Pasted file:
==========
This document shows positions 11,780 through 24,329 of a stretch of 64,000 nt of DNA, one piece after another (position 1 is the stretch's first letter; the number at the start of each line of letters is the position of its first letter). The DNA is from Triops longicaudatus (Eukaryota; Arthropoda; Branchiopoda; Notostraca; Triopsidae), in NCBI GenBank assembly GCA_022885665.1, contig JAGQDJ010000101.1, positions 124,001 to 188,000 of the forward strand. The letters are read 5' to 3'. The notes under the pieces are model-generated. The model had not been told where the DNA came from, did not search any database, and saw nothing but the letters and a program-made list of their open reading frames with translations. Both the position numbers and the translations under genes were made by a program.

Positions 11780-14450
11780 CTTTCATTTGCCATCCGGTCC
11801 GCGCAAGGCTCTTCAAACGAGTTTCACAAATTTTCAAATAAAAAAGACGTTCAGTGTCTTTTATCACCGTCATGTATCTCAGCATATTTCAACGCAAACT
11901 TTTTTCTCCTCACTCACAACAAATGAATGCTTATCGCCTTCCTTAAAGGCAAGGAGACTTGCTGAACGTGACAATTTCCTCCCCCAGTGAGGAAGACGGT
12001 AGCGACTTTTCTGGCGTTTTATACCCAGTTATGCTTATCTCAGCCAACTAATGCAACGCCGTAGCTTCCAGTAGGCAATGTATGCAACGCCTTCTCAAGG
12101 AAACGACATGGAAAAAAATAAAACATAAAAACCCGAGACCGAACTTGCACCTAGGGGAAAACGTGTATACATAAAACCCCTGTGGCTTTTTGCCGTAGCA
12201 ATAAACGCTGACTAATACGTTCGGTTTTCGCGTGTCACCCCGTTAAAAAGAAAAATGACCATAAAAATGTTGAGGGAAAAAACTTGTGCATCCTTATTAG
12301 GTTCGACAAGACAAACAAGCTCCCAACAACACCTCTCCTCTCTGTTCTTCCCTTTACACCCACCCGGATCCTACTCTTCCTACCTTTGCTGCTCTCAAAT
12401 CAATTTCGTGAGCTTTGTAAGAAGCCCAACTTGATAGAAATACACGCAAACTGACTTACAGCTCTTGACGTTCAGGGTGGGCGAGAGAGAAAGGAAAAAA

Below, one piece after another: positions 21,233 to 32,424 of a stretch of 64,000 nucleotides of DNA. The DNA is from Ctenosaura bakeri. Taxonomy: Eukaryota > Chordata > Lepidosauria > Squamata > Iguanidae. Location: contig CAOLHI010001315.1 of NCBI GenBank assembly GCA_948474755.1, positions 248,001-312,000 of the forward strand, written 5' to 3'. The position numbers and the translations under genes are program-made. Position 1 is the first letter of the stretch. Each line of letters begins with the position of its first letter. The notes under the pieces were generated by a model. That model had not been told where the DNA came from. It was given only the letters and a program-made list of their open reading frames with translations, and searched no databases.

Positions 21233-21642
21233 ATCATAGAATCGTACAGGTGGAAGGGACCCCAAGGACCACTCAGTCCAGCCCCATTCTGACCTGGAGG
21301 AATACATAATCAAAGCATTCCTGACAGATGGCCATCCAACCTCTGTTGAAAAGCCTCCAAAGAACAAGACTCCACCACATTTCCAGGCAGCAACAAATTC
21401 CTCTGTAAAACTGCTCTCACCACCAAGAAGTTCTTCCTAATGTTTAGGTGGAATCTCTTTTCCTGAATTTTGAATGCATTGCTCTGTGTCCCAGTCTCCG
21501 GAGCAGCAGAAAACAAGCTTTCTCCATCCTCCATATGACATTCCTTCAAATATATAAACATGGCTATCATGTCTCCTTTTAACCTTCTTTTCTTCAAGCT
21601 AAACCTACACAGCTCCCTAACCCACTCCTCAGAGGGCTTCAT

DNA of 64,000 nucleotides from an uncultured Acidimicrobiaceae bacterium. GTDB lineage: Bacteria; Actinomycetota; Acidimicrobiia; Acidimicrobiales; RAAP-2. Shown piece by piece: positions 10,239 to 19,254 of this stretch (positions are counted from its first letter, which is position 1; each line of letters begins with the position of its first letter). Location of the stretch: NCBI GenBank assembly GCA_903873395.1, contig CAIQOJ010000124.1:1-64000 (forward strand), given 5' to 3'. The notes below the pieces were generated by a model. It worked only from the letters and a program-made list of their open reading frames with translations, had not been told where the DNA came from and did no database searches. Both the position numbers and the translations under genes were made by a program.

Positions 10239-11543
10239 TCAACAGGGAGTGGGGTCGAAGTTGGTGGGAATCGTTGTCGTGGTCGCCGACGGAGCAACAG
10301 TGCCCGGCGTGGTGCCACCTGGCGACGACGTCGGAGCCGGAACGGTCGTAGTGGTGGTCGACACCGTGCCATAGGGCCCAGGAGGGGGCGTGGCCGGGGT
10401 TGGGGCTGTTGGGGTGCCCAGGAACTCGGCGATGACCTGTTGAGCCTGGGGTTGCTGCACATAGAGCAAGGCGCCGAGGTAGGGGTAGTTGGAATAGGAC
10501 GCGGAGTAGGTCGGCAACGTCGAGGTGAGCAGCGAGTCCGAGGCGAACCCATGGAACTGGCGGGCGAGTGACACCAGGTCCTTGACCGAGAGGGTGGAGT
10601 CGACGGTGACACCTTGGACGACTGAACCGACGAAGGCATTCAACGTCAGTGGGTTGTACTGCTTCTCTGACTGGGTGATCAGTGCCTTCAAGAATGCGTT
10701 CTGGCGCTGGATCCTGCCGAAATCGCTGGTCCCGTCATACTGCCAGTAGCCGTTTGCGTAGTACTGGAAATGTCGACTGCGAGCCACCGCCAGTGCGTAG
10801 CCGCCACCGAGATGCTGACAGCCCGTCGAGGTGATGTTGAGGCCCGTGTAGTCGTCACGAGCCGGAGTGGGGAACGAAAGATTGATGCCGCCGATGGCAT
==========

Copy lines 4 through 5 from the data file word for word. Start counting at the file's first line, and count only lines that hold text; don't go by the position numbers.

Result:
11801 GCGCAAGGCTCTTCAAACGAGTTTCACAAATTTTCAAATAAAAAAGACGTTCAGTGTCTTTTATCACCGTCATGTATCTCAGCATATTTCAACGCAAACT
11901 TTTTTCTCCTCACTCACAACAAATGAATGCTTATCGCCTTCCTTAAAGGCAAGGAGACTTGCTGAACGTGACAATTTCCTCCCCCAGTGAGGAAGACGGT